Forgotten figures in Oceanside history


When one looks back in history, sometimes tragic events result in interesting, unintended results that eventually shape the world we live in today. The same is true of our local community. When a 43-year-old man named Joseph Earle Carmichael died suddenly and unexpectedly on May 23, 1917, it set off a chain of events that would shape the Oceanside community for the next hundred years.

While largely lost to obscurity today, Carmichael was a well-regarded and respected educator when he was hired as the supervising principal for the Oceanside Union Free School District No. 11 prior to the start of the 1913-1914 school year. Robert L. Weaver had recently departed after three relatively tumultuous years as the district’s supervising principal. During his tenure, community factions arose, resulting in a complete change in the make-up of its Board of Education. Before coming to Oceanside, Carmichael had been supervising principal in the Pelham Public School District in Westchester County for three years before its school board decided to abolish the position.

While not a title generally found in New York school districts today, the position of supervising principal was commonly used in the early 1900s under a slightly difference organizational structure. Most counties, including Nassau, had a superintendent who provided New York State oversight over the individual school districts within the county. In Oceanside, there was no schools superintendent yet. Most districts used a position called supervising principal to fill the role of chief officer.

In the early 1900s, Carmichael was considered a successful supervising principal and an extremely well regarded educator. Born in Alder Creek, N.Y. in 1874, Carmichael had worked school districts in Vernon, Lake Placid and Skaneateles, before being appointed supervising principal at the Pelham School District from 1910-1913. After learning that his position in Pelham was eliminated, the students and faculty at graduation defied the school board’s recent prohibition of giving gifts to its staff and presented Carmichael a gold watch bearing his initials on the case. He was cheered by all in attendance when he appeared on stage.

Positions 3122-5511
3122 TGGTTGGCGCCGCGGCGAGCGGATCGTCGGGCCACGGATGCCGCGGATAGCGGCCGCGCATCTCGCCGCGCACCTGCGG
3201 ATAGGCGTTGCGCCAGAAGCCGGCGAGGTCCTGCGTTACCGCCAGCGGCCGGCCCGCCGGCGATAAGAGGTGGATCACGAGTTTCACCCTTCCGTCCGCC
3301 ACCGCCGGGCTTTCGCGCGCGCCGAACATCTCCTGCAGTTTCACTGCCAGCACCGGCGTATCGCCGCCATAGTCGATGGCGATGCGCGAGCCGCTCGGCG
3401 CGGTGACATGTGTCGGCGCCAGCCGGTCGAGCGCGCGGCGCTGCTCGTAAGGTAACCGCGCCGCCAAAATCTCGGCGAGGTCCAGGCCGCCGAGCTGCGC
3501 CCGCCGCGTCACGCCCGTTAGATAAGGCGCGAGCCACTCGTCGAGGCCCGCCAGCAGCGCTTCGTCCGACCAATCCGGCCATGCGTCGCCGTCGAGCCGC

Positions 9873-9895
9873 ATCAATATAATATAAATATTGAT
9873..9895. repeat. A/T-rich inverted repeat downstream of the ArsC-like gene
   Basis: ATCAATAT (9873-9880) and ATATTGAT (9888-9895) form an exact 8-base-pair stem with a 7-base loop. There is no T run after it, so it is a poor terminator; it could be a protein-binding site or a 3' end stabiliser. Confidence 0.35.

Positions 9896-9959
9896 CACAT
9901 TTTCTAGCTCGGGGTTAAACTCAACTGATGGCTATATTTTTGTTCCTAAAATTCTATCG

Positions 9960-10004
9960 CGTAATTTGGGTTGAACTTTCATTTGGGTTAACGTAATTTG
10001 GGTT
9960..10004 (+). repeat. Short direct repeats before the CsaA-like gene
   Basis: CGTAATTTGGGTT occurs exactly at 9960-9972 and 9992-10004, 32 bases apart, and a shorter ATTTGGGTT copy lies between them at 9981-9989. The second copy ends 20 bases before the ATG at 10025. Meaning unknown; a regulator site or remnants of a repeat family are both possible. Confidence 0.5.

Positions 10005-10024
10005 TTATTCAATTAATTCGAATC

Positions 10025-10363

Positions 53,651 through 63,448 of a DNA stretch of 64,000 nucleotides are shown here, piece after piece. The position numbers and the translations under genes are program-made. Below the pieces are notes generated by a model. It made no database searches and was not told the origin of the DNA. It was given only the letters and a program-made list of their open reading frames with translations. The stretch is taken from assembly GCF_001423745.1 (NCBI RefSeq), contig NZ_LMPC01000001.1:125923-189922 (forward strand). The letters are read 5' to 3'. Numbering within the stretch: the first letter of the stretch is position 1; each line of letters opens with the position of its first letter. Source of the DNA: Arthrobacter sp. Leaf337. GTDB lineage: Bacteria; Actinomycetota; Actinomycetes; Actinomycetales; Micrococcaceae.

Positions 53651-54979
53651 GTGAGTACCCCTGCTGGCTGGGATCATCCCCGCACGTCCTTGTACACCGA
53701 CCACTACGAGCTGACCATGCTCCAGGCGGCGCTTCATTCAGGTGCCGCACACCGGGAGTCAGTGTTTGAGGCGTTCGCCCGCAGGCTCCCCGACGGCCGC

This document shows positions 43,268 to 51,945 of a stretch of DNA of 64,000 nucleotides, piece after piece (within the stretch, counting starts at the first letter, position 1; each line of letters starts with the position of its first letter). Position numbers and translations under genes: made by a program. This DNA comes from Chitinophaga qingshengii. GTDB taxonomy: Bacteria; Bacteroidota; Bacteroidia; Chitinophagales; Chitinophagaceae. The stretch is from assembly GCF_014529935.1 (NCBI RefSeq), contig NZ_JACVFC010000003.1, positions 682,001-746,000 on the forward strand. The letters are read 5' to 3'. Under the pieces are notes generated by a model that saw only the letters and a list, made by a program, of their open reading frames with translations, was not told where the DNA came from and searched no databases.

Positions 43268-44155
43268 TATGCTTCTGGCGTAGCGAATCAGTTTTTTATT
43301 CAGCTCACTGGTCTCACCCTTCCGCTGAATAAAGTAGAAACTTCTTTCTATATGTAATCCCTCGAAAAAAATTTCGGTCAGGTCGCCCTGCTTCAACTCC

After arriving to Oceanside with his wife in 1914, its school district had around 300 students and consisted of one “modern” brick building, which had been constructed for $75,000 in 1911. The district’s boundaries were similar as they are today except that it included Island Park. Additionally, after years of infighting, the Long Beach barrier island communities secretly lobbied for the passage of legislation to secede from the Oceanside School District and form its own. While the Oceanside community had developed factions between the newer residents moving into the community and older established families, Carmichael appeared to remain above the fray, and became active in Oceanside’s Presbyterian Church serving as a deacon.

After his wife died in 1915, Carmichael became a boarder in the home of Arthur Davison, at 33 Academy St. On the evening of May 22, 1917, Carmichael finished a prayer group at his church and returned to his home around 11:00 p.m. appearing in good health. The next morning, however, Carmichael failed to get up for breakfast and his usual morning walk at 5:00 a.m. Davison found Carmichael lying in his bed with his face buried in his pillow, not breathing. Based on his position and the fact that he suffered from epilepsy, the coroner determined the cause of Carmichael’s death to be asphyxiation while under an epileptic seizure.

Funeral services were held for Carmichael the next day at Oceanside’s Presbyterian Church. The service was conducted by the church’s pastor, the Rev. L. Walter Stephens, who was also a close friend of Carmichael. Out of respect for their principal, it was reported that the teachers and administrators marched from the school to the church to pay their respects to Carmichael.

The death of the popular supervising principal resulted in a further fracturing of the community and Board of Education resulting in further changes and instability. More significantly, it also set in motion a series of events that shaped the community’s future for the next hundred years.

As for Joseph E. Carmichael, he joined the cast of many, many others who have become forgotten pieces of Oceanside history.